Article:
School Data. Ursula Smith, a nurse and mother of five, volunteers at school. "I have worked directly with the Missouri state health department and seen their vision of the future," she writes. "It is scary." The lengthy data base required for participation in the state school health program includes family income, social security history, social history, etc. The only thing parents are required to sign is a form that says, in effect: "In order to provide the best care possible for your child, we may need to share information with other interested professionals. Please sign below to allow us to do so." Without knowing it, the family has agreed to put its most personal information on a national computer data base, accessible to almost anyone who tries at all. Moreover, all of this data has been promised (not even sold, just given) to the Robert Wood Johnson Foundation to use however they wish.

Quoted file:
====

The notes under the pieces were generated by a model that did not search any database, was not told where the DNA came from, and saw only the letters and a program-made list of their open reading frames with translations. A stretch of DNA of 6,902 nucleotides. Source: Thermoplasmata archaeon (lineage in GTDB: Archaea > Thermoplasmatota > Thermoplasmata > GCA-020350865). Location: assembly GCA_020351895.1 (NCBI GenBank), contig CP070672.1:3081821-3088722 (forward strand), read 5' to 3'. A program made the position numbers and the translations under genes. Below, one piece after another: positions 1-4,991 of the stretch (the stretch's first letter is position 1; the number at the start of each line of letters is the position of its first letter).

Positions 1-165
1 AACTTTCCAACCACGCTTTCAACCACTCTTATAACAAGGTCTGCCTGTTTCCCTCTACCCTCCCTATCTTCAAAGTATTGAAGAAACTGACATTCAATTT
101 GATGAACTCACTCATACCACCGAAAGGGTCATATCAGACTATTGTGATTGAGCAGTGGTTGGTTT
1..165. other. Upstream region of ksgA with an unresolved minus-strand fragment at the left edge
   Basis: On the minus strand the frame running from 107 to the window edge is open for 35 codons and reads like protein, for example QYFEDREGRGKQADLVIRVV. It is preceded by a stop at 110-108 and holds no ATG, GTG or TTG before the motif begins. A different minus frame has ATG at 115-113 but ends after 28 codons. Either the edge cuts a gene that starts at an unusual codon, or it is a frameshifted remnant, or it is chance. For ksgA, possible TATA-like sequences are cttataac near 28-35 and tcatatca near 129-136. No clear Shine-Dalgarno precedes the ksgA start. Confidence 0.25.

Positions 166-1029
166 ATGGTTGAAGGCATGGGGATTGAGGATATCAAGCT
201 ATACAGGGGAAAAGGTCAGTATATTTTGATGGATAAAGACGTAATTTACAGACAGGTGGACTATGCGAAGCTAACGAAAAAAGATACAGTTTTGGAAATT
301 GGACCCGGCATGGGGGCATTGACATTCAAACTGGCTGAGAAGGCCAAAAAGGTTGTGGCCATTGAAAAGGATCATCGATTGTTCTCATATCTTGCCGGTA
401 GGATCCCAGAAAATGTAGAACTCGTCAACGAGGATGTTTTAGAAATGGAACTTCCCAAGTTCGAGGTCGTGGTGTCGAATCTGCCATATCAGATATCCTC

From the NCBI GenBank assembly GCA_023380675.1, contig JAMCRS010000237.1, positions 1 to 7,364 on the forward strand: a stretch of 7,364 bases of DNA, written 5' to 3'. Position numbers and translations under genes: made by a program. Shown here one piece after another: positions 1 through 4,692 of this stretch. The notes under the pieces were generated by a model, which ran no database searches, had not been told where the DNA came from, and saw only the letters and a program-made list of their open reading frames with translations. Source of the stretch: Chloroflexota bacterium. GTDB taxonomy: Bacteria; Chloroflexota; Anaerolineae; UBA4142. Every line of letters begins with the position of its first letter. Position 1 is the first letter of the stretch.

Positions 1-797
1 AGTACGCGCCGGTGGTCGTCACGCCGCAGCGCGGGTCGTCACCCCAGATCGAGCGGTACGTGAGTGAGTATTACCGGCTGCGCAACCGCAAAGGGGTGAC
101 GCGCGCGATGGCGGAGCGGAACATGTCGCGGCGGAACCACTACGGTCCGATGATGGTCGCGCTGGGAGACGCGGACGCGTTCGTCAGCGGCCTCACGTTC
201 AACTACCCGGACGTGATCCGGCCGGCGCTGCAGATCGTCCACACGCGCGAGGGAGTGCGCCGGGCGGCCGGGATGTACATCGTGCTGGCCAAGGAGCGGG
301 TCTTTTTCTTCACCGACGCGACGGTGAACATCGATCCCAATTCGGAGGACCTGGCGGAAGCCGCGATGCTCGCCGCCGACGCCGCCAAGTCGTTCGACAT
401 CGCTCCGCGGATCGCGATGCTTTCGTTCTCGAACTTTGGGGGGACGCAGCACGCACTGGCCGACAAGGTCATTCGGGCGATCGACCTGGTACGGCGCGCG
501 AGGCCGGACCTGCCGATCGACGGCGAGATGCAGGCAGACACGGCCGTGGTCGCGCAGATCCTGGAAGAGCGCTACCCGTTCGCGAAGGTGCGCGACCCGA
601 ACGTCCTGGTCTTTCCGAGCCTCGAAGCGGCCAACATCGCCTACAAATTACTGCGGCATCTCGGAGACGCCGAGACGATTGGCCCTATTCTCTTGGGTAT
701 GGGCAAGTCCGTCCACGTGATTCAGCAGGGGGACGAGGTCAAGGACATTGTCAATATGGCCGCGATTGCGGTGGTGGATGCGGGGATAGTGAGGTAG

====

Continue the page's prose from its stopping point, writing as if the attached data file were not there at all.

"Voluntary" Provision of Social Security Numbers. No governmental agency can lawfully withhold services solely because the SSN was not provided-or so claims the IRS. So how to get the information? Richard L. Westerman, M.D., reports that Michigan, in order to avoid losing $1 billion in federal child-care funds, passed a law requiring physicians to provide their SSN "voluntarily." "I elected not to volunteer," he writes. "This resulted in my being denied a license renewal."

National Child Support Monitoring. Congress ordered states to obtain SSNs when issuing professional, drivers, and hunting licenses so that they can be revoked if the holder is delinquent in child-support payments. Recently, Virginia officials apologized to 2,300 parents misidentified as delinquent due to a computer programming error and threatened with loss of hunting and fishing licenses (Buffalo News 6/27/99).